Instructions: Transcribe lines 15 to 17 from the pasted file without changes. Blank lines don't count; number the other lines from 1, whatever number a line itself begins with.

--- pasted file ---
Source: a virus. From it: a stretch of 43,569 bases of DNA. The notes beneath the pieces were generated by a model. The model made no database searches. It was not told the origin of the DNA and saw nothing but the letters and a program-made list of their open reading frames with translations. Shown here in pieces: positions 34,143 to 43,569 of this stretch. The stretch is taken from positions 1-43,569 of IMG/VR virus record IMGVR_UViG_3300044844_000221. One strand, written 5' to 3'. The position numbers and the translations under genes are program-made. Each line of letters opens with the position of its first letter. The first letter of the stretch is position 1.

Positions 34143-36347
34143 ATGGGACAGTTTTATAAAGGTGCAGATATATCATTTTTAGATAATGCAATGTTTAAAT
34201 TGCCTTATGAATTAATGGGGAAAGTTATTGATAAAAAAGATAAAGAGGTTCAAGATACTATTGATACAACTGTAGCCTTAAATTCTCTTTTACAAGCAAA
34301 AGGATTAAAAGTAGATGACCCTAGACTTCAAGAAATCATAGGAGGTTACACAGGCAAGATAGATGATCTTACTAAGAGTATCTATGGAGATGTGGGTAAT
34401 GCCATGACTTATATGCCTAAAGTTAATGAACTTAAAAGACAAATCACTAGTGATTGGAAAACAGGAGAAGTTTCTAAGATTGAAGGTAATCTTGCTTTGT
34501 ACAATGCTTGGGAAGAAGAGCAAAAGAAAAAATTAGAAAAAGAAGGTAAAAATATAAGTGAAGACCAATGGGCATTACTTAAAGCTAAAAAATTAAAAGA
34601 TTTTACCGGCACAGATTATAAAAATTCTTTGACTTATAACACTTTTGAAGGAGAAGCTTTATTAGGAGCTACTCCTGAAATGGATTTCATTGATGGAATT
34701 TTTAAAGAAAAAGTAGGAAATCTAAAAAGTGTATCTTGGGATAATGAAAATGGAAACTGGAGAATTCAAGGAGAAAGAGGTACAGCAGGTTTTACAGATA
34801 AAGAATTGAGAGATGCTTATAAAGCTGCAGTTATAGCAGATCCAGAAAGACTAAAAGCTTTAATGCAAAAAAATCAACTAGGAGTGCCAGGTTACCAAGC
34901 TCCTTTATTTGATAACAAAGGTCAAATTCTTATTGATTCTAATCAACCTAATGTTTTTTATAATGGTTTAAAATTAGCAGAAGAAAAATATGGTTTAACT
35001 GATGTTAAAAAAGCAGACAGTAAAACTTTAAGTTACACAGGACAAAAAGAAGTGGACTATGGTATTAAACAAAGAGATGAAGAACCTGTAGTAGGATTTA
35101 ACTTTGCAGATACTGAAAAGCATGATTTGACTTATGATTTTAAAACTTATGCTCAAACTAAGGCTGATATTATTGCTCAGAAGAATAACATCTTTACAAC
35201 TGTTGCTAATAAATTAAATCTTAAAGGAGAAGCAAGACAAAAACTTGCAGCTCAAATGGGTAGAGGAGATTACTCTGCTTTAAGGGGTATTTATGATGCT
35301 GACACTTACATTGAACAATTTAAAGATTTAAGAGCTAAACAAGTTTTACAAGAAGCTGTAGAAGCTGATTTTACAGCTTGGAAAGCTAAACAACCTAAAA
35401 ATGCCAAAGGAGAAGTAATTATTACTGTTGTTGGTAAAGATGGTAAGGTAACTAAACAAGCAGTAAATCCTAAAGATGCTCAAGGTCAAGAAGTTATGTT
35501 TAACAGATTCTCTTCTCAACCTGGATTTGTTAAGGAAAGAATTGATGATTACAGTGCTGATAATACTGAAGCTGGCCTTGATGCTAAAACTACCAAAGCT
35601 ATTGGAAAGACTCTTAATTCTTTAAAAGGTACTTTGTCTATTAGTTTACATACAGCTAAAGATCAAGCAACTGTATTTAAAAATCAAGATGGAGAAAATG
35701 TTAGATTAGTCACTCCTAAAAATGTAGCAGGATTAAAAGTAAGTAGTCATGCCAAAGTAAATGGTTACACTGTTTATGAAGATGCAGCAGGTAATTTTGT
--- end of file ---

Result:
35301 GACACTTACATTGAACAATTTAAAGATTTAAGAGCTAAACAAGTTTTACAAGAAGCTGTAGAAGCTGATTTTACAGCTTGGAAAGCTAAACAACCTAAAA
35401 ATGCCAAAGGAGAAGTAATTATTACTGTTGTTGGTAAAGATGGTAAGGTAACTAAACAAGCAGTAAATCCTAAAGATGCTCAAGGTCAAGAAGTTATGTT
35501 TAACAGATTCTCTTCTCAACCTGGATTTGTTAAGGAAAGAATTGATGATTACAGTGCTGATAATACTGAAGCTGGCCTTGATGCTAAAACTACCAAAGCT